I don’t think it’s just the artist. The internet is changing everyone’s way of living and everyone’s way of purchasing things and it makes sense for other industries to follow. It’s a sea change in everything. It’s interesting but also rather sad.
The album as a piece of art may die out with people able to pick and choose what songs they want to download.
Yeah, that’s why we have done an album like this. All of our albums have been like that. They have a variety and they take people on a sort of journey. They are designed to be listened to as a complete thing because when we listened to stuff it was on tape, and then vinyl, so you would let it play and then turn over.
I think if you can’t smell it then it’s very easy to just lose it and not take it in. It’s very much like a good cup of char in that respect. It has got to be smelt, it has got to be handled. That is what gives you the experience and brings it to your life rather than just hearing it.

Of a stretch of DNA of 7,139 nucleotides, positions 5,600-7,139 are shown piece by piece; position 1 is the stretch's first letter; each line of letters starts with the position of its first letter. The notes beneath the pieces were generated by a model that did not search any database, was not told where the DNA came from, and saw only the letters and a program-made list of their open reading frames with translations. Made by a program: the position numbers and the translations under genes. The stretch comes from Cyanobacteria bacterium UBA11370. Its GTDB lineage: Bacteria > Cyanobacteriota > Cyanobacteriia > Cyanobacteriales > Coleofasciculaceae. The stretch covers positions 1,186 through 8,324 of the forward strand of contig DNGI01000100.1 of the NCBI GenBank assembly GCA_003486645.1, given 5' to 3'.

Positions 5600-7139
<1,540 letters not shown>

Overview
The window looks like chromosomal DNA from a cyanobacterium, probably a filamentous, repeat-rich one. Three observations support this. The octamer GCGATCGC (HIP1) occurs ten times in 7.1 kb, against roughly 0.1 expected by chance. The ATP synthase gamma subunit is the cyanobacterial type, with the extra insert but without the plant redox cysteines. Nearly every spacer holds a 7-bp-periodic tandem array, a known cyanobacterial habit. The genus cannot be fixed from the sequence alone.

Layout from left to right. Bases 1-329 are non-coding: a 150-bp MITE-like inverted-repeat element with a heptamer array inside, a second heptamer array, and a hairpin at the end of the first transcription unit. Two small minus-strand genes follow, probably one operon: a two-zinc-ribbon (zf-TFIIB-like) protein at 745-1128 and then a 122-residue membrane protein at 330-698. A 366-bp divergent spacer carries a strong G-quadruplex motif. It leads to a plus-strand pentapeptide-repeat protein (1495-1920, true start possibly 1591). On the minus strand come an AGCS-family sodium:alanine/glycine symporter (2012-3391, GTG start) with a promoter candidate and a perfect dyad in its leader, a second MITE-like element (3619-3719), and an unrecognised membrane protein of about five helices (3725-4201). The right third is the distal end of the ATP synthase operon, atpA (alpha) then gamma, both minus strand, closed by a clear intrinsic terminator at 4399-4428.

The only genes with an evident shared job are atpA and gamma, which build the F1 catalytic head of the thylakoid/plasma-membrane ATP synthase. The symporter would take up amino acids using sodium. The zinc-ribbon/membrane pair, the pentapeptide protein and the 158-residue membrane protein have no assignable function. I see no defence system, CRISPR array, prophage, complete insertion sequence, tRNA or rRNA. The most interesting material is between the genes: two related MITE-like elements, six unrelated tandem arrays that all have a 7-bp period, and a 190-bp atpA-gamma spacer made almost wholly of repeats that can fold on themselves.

The new album has received great reviews, why do you think bands that the critics like are often ignored while middle of the road bands sell millions?
It is because people have put a button on the remote control and unfortunately a lot of people just listen to stuff because they want the acknowledgement of the people around them.
They are doing something that other people are telling them to do because they think it is something to aspire to. I think it is the same thing we’ve said about touching vinyl, smelling it. That is a real experience. Whereas just going on what other people say it pretty lazy, and it has become fast, and unfortunately that is how our world is at the moment.
What do you mean when you sing: “War is just technical plip plop” on the new single The Roll Off Characteristics (Of History In The Making)?
Again it couldn’t be more prevalent with what is happening on the news. The technical stuff being the use of helicopters to fire, to protect, to maim and to kill. If you’ve got that money, and those resources, then you will use them and that’s what is being done.